What you need to know about palliative care

A stroll at an infirmary can leave even the strongest of souls in agony. The sight of patients lying on their sickbeds with unspeakable pain is so touching.
Palliative care helps patients live more positively. (Net photo)
Palliative care helps patients live more positively. (Net photo)

A stroll at an infirmary can leave even the strongest of souls in agony. The sight of patients lying on their sickbeds with unspeakable pain is so touching. For those with a caregiver on their side, they bear a glimpse of hope to heal, but what of those who lie with no one on their side to shoulder their pain?

Such unfortunate situations are the reason why palliative care is a necessity. The service entails care for the terminally ill and their families, especially that provided by an organised health service provider. It is an important part of treatment for incurable ailments as it focuses on managing both emotional and social needs.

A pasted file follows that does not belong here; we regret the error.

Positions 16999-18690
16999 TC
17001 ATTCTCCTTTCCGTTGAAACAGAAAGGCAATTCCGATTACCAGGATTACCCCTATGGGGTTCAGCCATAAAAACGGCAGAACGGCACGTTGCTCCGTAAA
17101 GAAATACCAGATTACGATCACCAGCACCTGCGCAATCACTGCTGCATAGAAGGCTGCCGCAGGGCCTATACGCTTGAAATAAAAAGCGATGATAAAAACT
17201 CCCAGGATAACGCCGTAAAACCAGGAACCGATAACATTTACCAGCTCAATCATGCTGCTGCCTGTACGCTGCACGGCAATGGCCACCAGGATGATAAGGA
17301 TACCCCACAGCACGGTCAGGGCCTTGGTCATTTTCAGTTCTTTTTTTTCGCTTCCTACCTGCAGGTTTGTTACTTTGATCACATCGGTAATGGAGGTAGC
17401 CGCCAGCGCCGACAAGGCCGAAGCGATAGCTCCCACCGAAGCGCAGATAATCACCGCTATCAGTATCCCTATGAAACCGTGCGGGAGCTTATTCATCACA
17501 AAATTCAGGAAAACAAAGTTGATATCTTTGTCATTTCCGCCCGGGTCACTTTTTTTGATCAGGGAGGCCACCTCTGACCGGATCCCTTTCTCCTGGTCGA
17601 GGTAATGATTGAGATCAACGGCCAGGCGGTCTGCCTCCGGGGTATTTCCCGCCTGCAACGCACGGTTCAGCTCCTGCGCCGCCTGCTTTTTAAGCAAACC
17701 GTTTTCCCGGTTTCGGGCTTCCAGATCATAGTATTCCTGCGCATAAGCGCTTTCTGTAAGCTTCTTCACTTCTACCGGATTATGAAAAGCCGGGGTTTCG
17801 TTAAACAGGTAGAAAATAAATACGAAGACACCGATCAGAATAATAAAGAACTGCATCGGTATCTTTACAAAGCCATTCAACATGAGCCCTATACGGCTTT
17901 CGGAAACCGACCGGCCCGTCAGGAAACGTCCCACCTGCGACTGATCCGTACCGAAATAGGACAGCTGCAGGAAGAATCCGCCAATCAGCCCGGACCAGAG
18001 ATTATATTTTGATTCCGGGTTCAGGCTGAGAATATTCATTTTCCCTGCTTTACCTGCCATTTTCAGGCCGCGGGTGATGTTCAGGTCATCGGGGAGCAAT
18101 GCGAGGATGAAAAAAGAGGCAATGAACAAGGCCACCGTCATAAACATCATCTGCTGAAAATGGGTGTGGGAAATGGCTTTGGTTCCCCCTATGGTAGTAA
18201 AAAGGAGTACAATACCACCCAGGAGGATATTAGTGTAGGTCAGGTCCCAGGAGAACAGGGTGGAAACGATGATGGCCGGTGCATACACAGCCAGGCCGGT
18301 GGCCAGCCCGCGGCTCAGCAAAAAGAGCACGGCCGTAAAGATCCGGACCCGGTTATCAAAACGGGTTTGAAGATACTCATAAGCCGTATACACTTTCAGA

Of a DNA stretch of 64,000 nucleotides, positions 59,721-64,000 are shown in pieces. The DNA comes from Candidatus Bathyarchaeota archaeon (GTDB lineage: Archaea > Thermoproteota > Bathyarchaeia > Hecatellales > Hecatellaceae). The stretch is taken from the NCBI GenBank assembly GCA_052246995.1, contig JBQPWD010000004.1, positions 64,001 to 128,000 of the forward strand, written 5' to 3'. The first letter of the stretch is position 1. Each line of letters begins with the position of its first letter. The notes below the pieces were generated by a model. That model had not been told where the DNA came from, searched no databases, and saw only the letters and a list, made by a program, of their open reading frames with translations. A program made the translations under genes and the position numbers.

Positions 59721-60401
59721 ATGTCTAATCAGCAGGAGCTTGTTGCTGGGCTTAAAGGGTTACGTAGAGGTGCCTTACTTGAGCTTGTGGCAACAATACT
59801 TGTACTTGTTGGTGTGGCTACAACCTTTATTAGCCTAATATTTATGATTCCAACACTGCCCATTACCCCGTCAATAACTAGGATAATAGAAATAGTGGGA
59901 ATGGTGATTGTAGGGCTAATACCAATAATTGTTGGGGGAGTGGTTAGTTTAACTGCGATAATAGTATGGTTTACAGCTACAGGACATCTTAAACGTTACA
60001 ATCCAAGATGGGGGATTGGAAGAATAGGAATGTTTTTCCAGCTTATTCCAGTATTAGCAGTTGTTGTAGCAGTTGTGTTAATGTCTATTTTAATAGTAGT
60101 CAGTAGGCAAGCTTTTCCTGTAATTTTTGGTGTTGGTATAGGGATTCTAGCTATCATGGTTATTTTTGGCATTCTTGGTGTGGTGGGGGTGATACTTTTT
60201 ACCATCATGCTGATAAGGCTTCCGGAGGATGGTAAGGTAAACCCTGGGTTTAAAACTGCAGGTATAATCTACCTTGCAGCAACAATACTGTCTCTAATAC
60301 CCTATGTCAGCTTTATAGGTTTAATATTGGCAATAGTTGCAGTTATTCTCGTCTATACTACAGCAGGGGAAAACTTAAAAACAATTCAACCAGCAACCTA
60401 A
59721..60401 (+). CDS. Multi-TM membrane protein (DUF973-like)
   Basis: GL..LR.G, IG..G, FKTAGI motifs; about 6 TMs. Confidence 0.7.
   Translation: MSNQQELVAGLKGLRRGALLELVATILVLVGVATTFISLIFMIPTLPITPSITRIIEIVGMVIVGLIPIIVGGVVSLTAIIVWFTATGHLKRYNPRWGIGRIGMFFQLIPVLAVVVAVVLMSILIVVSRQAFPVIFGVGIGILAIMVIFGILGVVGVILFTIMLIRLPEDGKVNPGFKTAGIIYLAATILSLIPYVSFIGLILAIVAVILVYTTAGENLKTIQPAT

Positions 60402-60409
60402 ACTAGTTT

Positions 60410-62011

Experts say that this medical specialty aims at relieving suffering at any stage of an illness and that it is not limited to end-of-life care. Services for this specialty include symptom management, as well as emotional and social support, among others. It is however offered alongside therapeutic and disease-modifying treatments, especially for patients with serious illnesses.


Understanding palliative care


Dr Christian Ntizimira, a physician and palliative care activist based in Kigali, says that palliative care is a fundamental issue and that people should understand that the service is everyone’s business and not only for healthcare providers.